Atlanta has shut down courts and people there can't pay their bills online because of a crippling cyberattack the mayor has called 'a hostage situation'
- A ransomware attack against Atlanta has forced the city to shut down municipal courts and has prevented residents from paying certain bills online.
- Hackers encrypted some of the city government's vital data and computer systems. They're demanding officials pay them a ransom of $51,000 in bitcoin.
- Mayor Keisha Lance Bottoms called the incident "a hostage situation."
It's been a week since hackers launched a ransomware attack against the city of Atlanta, and local officials are still grappling with its effects.
"We are dealing with a hostage situation," Atlanta Mayor Keisha Lance Bottoms said in a statement.
On Thursday, municipal courts were closed again and residents were unable to pay their traffic tickets or water bills online. In some cases, employees had to fill out urgent forms and reports by hand, CNN reported.
The city allowed its employees to turn on their work computers and printers for the first time on Wednesday, although officials warned that some computers may still be affected.
In a ransomware attack, hackers place malware on a computer - or system of computers - that restricts access, and then demand payment to undo it.
The culprits have demanded the city of Atlanta pay them $51,000 in bitcoin to unlock the government's encrypted systems. Bottoms would not say whether the city would meet their request.
Atlanta officials - along with local law enforcement, the FBI, the Department of Homeland Security, and Secret Service - are said to be working round-the-clock on the matter to investigate whether any government data or anybody's personal information was compromised.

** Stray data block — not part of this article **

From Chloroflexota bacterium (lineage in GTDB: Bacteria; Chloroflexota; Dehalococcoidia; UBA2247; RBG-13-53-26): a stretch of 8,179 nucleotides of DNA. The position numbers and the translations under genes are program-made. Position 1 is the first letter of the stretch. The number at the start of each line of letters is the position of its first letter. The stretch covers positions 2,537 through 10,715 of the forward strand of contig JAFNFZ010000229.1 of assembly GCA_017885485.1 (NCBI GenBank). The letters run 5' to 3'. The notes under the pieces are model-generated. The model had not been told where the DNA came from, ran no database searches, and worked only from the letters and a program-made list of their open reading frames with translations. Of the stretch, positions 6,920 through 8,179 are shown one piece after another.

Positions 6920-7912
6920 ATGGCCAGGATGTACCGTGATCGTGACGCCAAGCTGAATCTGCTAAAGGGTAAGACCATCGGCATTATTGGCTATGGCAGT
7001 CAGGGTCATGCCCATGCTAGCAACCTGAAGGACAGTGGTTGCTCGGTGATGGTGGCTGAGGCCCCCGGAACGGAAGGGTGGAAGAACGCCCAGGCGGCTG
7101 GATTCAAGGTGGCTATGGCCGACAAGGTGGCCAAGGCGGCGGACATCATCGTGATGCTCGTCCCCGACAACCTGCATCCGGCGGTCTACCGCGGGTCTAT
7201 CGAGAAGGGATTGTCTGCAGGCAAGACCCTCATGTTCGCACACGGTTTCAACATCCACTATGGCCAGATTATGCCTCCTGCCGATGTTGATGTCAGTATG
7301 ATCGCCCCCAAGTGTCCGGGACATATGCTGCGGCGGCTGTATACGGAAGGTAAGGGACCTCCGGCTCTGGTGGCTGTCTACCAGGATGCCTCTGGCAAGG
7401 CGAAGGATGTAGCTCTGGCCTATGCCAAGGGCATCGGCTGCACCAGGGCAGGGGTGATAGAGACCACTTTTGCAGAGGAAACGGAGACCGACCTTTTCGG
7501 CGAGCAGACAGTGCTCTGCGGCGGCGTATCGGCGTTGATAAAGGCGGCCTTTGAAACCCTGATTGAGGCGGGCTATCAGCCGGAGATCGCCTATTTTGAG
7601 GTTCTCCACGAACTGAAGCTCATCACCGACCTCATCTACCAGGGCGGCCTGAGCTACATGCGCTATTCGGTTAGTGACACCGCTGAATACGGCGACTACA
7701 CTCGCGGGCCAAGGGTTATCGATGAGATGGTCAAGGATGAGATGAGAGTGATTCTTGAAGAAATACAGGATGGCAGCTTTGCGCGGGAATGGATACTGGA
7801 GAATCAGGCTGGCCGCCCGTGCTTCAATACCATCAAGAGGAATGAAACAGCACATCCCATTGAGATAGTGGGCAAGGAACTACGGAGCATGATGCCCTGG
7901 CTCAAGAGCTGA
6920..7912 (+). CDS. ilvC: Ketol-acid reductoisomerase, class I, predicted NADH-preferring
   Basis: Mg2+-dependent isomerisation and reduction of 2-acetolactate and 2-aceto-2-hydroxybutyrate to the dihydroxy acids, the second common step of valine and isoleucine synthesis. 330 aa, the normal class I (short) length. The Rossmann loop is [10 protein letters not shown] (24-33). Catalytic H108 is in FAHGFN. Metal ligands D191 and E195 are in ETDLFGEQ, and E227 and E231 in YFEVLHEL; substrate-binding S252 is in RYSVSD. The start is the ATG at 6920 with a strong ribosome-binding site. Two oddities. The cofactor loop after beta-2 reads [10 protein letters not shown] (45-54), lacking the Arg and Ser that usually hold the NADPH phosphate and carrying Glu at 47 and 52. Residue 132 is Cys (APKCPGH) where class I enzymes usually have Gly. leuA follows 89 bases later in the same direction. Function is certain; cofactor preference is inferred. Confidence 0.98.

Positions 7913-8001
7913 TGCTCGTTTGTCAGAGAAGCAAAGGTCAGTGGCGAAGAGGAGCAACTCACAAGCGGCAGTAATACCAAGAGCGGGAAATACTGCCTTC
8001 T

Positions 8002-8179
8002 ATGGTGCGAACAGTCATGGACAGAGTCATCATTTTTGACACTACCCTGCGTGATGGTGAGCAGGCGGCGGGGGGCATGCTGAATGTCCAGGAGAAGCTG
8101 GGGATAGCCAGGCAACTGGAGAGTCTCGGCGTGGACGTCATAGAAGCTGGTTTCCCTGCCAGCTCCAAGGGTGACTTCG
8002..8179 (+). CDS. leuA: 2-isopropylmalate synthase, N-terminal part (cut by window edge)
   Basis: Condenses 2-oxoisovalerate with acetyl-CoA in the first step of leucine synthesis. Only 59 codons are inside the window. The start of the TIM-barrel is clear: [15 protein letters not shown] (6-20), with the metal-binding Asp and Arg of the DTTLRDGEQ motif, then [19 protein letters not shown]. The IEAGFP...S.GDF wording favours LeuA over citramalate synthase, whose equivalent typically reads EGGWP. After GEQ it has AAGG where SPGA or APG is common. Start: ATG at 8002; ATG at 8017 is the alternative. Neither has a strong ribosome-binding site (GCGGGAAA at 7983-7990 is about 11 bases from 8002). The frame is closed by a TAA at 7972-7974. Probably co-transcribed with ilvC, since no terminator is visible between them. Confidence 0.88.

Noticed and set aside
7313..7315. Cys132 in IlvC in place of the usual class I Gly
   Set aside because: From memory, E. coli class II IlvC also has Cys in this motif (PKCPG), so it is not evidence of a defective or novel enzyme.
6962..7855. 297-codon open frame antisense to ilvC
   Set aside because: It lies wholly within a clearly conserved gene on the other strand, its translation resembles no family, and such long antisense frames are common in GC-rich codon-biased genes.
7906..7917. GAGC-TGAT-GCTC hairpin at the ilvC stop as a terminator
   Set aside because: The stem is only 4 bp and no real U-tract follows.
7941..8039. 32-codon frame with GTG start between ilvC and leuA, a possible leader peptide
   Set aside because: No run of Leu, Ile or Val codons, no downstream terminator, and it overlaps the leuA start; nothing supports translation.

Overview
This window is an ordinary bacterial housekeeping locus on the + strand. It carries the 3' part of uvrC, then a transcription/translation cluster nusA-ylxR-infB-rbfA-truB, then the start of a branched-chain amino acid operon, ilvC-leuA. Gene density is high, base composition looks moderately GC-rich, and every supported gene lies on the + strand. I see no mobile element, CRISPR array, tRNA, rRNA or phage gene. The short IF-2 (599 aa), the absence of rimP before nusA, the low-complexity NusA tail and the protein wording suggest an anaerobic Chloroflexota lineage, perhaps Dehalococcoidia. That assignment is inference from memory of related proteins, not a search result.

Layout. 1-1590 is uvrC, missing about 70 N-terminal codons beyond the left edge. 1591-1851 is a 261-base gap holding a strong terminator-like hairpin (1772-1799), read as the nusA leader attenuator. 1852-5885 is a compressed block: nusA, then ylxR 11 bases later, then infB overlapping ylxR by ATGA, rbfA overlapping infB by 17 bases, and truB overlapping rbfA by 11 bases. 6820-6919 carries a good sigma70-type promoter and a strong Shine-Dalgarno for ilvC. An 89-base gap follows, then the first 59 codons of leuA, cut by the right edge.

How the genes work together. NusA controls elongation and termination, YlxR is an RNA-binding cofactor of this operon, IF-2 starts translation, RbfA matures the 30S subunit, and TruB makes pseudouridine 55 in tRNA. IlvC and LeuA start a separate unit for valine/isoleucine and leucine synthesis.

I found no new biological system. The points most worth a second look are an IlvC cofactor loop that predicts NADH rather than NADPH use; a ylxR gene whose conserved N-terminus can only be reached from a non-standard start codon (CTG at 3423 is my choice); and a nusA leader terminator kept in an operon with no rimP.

An information portal has been set up on the city government's website to keep residents and employees updated on the latest developments of the hack.
Officials from Atlanta Information Management, the city's technology department, realized the city had been attacked on March 22.
As a result, officials said, "some city data is encrypted and customers are not able to access city applications." This has mostly prevented people from using online applications to pay bills and access court-related information.
Although Atlanta officials have not yet identified those behind the attack, an Atlanta-based security firm called Dell SecureWorks, which is helping the city investigate the attack, pointed to a group called SamSam, according to The New York Times.
It is not clear who is part of the group or where it is based.
On Monday, Mayor Bottoms held a news conference to reassure the public that the city was doing everything in its power to restore its systems, but cautioned people against taking the matter lightly.
"I just want to make the point that this is much bigger than a ransomware attack," Bottoms said. "This is really an attack on our government, which means it's an attack on all of us."
- India's GDP growth surges to 8.4% in Q3, 2023-24 growth rate pegged at robust 7.6%
- Fiscal deficit at Jan-end touches 63.6% of full year target: Govt data
- Cabinet approves 3 semiconductor fab units, to generate 80,000 jobs
- RIL shares climb nearly 1% after announcing mega merger
- Key infra sectors' growth slows to 15-month low of 3.6% in January